In a career interrupted by military service during World World II, Ross "Satch" Davis made a name for himself in big time Negro League baseball with the Baltimore Elite Giants and Negro American League champion Cleveland Buckeyes. Davis recalls his life in black baseball in an entertaining inferview with Doug Krikorian in the Long Beach Press Telegram. Read the whole story here...
On Monday (June 26th) the Pittsburgh Pirates will present a Negro League exhibit that will become a permanent fixture at PNC Park. The exhibit will be focused on the history and achievements of Negro League teams with specific emphasis on the two legendary teams from the Steel City area, the Pittsburgh Crawfords and Homestead Grays. Read the whole story in the Pittsburgh Tribune-Review.
Charlie Johnson, 1930s outfielder for the Chicago American Giants and numerous barnstorming teams, passed away on June 10 in Chicago. Johnson had battled prostate cancer for some time prior to his death.
TBO.com is featuring an excellent set of career profiles of the newly elected members of the Hall of Fame selected by the special committee yesterday, Feb. 27th. Also included are profiles of all other candidates for induction who were not elected in yesterday's balloting.
The profiles are accompanied by audio narratives by Larry Hogan, a Negro Leagues historian who was a voting member of the committee.
A career that began with the Monroe (La.) Monarchs (Negro Southern League) in 1934 took Willard "Home Run" Brown from the Southern "majors" of segregated baseball to a sterling career with the Kansas City Monarchs, a stint with the St. Louis Browns, and a few dazzling years in the integrated Texas League during the 1950s. Along the way Brown became the first black player to hit a homerun in the American League (with St. Louis in 1947) and a genuine legend in Puerto Rico. In the end, ten years after his death in 1996, Brown's career will come to a fitting conclusion with his induction into the National Baseball Hall Of Fame.
During the Hall of Fame's annual induction ceremony to be held on July 30th, Brown will join 16 other former Negro League players and executives to be enshrined in baseball's most sacred place. Baseball historians are almost universally agreed that Brown's career was of Hall of Fame caliber. But, as impressive as Brown was at the plate, leading the Negro American League (NAL) in homeruns seven times and winning three NAL batting titles, it is very possible that his statistical record fell considerably short of his potential. Paul Letlow, writing in the thenewsstar.com examines Brown's career and quirky personality.
A select committee of baseball historians have elected 12 former Negro League and pre-Negro League stars and 5 Negro League executives to the National Baseball Hall of Fame. The Negro League luminaries will be inducted during ceremonies to be held at the Hall of Fame in Cooperstown, NY on July 30. For the complete story, see this announcement on the National Baseball Hall of Fame website.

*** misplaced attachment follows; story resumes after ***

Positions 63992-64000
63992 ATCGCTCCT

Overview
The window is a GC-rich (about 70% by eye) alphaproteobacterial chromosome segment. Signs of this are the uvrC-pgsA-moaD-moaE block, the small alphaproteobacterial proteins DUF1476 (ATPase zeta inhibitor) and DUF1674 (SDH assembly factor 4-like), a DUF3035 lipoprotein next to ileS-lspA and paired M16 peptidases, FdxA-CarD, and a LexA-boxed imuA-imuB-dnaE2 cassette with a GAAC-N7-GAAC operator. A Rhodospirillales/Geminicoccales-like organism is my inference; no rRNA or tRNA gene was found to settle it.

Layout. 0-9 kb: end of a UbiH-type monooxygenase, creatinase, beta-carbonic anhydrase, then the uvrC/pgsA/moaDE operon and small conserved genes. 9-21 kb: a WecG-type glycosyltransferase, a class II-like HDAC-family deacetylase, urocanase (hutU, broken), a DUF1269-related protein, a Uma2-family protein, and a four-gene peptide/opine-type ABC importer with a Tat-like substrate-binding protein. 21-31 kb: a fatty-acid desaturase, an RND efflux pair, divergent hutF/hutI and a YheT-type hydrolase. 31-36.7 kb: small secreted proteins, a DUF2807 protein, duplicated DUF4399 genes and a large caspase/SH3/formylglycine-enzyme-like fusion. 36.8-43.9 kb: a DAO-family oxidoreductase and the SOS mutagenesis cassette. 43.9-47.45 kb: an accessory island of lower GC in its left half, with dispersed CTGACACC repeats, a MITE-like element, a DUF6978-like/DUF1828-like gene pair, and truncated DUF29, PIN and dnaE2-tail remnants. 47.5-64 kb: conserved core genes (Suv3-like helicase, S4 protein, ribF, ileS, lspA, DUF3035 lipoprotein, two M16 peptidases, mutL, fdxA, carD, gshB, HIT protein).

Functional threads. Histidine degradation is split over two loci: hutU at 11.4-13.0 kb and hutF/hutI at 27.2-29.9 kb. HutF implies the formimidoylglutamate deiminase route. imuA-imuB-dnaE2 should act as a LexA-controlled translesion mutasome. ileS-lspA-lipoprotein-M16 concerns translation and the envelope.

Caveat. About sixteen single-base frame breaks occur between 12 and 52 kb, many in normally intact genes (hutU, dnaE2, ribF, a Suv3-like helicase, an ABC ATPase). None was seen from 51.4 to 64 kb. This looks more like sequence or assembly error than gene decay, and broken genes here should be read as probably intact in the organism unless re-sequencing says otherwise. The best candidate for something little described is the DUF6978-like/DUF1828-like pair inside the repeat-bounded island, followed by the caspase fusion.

The Bases Are Loaded, a newly released documentary film from Nagel Films, chronicles a trip by Hall of Famer Monte Irvin to Cuba where he reunites with former teammate, and Cuban baseball legend, Connie Marrerro. The Negro League-Cuban League baseball connection was a very important factor in the development of the game in both countries, and we can think of no better repository of the history than the recollections of Monte Irvin and Connie Marrero. With fan interest in Negro League baseball history reaching higher and higher levels during the past few years, it is good to see some attention being focused on Cuba--a home away from home for many Negro League stars in the pre-Castro years.
Buck Leonard passed away in November, 1997, but his life and contributions to his hometown remain fresh in the minds of Rocky Mount, NC residents. As the National Baseball Hall of Fame considers the nominations of 39 additional Negro League candidates for induction into baseball's shrine, the North Carolina community fondly remembers it's own Hall of Famer. Read more in this News & Observer article.
Robert W. Peterson, historian and author of the groundbreaking Negro Leagues baseball history Only The Ball Was White passed away Saturday in Salisbury Township, Pennsylvania. Peterson's book, which first appeared in 1970, stands as the first extensive study of Negro Leagues baseball since the demise of the Negro National and Negro American Leagues, and the book sparked a new interest in Negro League research that intensified during the 1990s. For more information about Peterson, his life and work, read this article at KansasCity.Com.
J. L. Wilkinson was not merely an entrepreneur with a passion for baseball. He was also a man with a vision for what black baseball could accomplish during the era of segregation. As the National Baseball's Hall of Fame's 12-member committee considers the names of 39 Negro League players and executives for possible induction into the Hall of Fame, Wilkinson's substantial contributions will be hard to overlook. Meanwhile, two grandchildren of the famed Kansas City Monarchs owner campaign for Wilkinson's induction. Read Sharon Rice's story in The Friday Flyer.